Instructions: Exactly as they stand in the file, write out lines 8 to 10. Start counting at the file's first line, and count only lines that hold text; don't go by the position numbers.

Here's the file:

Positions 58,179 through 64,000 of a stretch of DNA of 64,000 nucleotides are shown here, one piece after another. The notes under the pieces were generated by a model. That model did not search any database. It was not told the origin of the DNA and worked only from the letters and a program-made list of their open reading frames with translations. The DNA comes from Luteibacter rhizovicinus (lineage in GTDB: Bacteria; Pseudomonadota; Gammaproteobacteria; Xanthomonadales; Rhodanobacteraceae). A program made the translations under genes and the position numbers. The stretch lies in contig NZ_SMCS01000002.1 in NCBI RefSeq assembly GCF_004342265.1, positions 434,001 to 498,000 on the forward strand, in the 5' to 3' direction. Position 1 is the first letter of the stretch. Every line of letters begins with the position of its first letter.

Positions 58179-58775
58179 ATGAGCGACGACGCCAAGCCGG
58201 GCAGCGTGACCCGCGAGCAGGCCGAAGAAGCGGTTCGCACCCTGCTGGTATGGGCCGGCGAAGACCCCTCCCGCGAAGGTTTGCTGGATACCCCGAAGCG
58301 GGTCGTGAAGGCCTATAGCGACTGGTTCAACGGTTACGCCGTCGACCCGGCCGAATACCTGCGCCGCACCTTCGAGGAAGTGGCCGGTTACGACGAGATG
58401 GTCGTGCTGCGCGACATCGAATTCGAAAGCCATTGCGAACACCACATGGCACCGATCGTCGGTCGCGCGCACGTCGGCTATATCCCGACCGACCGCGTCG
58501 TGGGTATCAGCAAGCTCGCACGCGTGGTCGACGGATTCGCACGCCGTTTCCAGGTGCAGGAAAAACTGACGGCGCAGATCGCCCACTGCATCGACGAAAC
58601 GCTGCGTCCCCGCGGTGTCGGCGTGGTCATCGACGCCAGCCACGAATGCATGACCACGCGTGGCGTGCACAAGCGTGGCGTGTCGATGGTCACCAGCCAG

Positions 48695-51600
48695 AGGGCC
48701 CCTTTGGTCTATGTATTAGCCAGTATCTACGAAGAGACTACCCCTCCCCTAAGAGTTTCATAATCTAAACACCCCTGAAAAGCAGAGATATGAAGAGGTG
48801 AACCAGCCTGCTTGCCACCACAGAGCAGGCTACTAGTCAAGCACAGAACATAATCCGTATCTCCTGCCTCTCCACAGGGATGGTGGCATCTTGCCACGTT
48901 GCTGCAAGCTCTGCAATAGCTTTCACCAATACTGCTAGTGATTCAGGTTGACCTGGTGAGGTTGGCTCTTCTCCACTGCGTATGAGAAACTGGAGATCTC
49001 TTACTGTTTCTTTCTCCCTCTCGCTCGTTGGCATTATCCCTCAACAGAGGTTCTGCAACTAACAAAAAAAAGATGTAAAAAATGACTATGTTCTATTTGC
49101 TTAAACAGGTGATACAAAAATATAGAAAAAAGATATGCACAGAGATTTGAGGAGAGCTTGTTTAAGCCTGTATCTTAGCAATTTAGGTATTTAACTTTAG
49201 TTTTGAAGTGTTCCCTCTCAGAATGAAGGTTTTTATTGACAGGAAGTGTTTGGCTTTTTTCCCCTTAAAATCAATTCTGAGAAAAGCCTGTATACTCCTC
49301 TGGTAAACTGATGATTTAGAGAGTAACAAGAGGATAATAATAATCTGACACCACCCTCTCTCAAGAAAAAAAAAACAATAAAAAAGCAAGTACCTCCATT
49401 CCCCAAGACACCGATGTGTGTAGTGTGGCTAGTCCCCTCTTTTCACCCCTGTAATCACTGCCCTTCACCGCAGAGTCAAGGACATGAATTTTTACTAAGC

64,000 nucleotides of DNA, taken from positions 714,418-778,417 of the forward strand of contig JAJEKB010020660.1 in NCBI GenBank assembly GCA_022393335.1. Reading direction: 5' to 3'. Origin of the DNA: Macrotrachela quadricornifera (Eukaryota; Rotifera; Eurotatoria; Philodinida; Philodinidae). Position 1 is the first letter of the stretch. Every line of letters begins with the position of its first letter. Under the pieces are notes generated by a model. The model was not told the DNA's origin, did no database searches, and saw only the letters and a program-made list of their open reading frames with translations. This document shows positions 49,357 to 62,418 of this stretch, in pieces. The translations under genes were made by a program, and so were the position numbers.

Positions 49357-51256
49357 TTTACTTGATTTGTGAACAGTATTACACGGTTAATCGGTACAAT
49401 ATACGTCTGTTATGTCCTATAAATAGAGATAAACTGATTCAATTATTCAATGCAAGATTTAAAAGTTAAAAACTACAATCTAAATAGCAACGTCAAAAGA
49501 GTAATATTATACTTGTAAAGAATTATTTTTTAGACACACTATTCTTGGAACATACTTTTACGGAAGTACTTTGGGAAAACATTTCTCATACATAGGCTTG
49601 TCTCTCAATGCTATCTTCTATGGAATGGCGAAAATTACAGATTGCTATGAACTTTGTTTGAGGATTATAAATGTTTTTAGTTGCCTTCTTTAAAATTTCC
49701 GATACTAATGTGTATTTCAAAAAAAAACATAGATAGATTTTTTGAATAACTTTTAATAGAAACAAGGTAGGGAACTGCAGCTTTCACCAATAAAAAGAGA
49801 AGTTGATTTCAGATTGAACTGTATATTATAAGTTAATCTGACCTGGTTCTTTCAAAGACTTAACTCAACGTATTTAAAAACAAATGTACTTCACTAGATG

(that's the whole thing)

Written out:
58601 GCTGCGTCCCCGCGGTGTCGGCGTGGTCATCGACGCCAGCCACGAATGCATGACCACGCGTGGCGTGCACAAGCGTGGCGTGTCGATGGTCACCAGCCAG

Positions 48695-51600
48695 AGGGCC